If there is one metric to judge the size of bubbles, what would it be?
There are many economic fundamentals that you can compare with housing prices, but I think the best metric is probably rents. Seattle Bubble contributor Deejayoh did a great post on this subject back in January: Rents to Rise, or Home Prices to Fall?
Is the bubble popping in the way you thought it would (as dramatic, faster, slower, etc)? Anything happening differently?
I didn’t really have much of an idea how things would play out once we finally topped out and started the ride back down. My best guess has been that the decline will be spread out over many years, but there are so many factors at play that all I really know is that things will be going down, and we won’t be returning to 10%+ appreciation any time soon.
Where do you see the housing market going from here – 2 years out? 5 years out? 10 years out? Will the world end? Will you ever be gung-ho about buying a home?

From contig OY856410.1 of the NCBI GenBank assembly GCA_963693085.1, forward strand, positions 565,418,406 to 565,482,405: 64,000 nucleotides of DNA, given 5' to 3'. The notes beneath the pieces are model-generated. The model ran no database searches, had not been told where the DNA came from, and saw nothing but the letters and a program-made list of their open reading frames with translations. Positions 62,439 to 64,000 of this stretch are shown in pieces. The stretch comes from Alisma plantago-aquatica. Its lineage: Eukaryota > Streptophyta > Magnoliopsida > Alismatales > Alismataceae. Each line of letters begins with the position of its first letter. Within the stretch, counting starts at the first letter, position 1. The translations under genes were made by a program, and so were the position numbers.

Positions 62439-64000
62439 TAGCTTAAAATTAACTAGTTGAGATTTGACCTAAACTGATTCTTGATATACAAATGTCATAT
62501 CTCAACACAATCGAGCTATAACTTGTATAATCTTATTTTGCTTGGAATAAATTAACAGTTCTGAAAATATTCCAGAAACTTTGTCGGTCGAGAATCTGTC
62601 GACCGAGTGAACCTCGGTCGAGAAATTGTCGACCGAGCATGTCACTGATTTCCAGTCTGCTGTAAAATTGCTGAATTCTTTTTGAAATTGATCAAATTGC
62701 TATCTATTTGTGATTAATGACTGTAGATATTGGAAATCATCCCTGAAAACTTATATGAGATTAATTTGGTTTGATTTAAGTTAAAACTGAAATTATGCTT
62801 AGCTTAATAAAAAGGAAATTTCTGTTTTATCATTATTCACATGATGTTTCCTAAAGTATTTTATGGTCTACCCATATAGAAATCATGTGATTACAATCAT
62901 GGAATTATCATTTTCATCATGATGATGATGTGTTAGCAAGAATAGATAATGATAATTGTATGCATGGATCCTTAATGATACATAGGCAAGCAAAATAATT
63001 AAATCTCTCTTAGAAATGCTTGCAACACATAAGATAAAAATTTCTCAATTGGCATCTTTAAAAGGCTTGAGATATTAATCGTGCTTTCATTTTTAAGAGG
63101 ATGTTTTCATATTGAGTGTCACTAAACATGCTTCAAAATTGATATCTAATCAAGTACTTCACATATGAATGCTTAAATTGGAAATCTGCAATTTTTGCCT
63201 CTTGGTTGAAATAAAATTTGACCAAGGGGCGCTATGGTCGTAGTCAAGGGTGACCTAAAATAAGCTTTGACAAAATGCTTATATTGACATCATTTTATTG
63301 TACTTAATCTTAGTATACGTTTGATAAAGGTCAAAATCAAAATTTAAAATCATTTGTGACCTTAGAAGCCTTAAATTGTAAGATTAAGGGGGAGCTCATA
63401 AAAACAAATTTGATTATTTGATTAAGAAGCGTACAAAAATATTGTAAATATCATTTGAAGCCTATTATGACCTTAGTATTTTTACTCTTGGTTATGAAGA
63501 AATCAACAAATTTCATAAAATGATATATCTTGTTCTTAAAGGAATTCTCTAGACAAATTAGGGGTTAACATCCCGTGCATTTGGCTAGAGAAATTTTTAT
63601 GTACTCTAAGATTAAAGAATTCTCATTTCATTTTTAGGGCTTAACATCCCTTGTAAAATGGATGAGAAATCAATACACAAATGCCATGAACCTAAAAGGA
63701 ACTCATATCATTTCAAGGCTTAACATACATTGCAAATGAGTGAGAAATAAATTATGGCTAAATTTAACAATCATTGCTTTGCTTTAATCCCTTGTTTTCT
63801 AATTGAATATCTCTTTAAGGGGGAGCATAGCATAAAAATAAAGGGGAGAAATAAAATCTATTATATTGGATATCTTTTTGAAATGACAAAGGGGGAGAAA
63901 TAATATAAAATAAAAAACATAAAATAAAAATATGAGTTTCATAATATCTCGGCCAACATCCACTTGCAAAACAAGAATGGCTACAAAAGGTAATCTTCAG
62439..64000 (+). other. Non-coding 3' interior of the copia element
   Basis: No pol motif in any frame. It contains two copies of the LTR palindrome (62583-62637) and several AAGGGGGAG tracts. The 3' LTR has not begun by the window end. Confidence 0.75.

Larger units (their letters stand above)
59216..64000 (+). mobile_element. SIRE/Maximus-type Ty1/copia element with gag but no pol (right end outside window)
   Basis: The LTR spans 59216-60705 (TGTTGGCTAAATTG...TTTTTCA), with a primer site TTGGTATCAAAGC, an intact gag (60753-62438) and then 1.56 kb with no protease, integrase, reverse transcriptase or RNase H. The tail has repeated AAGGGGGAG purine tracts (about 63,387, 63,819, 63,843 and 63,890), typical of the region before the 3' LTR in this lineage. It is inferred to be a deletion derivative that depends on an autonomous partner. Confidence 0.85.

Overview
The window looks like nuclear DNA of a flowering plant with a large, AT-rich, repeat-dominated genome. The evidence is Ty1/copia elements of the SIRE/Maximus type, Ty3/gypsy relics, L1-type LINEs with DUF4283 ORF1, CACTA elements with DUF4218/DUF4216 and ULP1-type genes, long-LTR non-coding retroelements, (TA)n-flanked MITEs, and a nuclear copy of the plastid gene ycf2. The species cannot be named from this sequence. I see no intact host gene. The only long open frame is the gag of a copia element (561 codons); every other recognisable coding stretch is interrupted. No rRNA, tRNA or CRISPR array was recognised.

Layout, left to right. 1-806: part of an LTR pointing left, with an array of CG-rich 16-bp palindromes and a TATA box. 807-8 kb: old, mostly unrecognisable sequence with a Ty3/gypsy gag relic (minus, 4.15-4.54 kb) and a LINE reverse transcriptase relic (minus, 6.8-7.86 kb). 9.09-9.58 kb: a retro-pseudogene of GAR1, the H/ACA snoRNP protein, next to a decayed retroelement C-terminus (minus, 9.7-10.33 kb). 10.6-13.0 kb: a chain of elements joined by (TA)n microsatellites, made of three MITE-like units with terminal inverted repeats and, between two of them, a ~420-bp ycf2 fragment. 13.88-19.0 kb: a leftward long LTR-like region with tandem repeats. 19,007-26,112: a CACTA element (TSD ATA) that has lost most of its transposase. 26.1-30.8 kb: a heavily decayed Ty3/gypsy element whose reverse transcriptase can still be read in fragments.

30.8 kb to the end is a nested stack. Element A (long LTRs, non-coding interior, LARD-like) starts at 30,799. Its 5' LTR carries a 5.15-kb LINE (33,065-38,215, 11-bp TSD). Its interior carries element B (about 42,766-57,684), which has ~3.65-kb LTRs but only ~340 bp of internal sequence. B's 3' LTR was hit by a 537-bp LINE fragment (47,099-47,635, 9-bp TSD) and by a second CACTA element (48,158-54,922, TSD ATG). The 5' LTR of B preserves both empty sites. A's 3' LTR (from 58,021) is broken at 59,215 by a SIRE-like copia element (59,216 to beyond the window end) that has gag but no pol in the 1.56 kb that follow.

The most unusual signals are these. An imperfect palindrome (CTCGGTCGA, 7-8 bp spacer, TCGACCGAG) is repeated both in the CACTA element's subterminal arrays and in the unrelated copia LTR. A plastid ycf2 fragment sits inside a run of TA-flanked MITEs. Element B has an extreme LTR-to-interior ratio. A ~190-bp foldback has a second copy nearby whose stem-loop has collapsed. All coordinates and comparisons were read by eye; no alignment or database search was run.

See above. My guess is that prices will decline 10-20% for a few years, then be flat to slightly negative for 5-10 more years after that. But who knows. I think once the correction plays out the housing market and the overall economy will be in a much better place than we are today, and I think everyone should be looking forward to that time, not trying (in vain) to stop it. I guess I’ll be “gung ho” about buying a house when it makes financial sense and the housing market is finally healthy again. I define “healthy” as home prices that are in line with their historic relationship to rents and yearly price gains of 3-5%, tops.
It’s clear that the bubble has hurt the economy, but do you see anything good coming out of it?
Hopefully we’ll learn from our mistakes and in the future we’ll avoid repeating the “irrational exuberance” that inflated this whole mess in the first place.
Are you just a cheapskate real estate lover who is rooting for the downturn so you can get a mansion on the cheap?
Hah! How about just a financially prudent guy that wants to buy a modest house to live in without taking out a suicidal loan?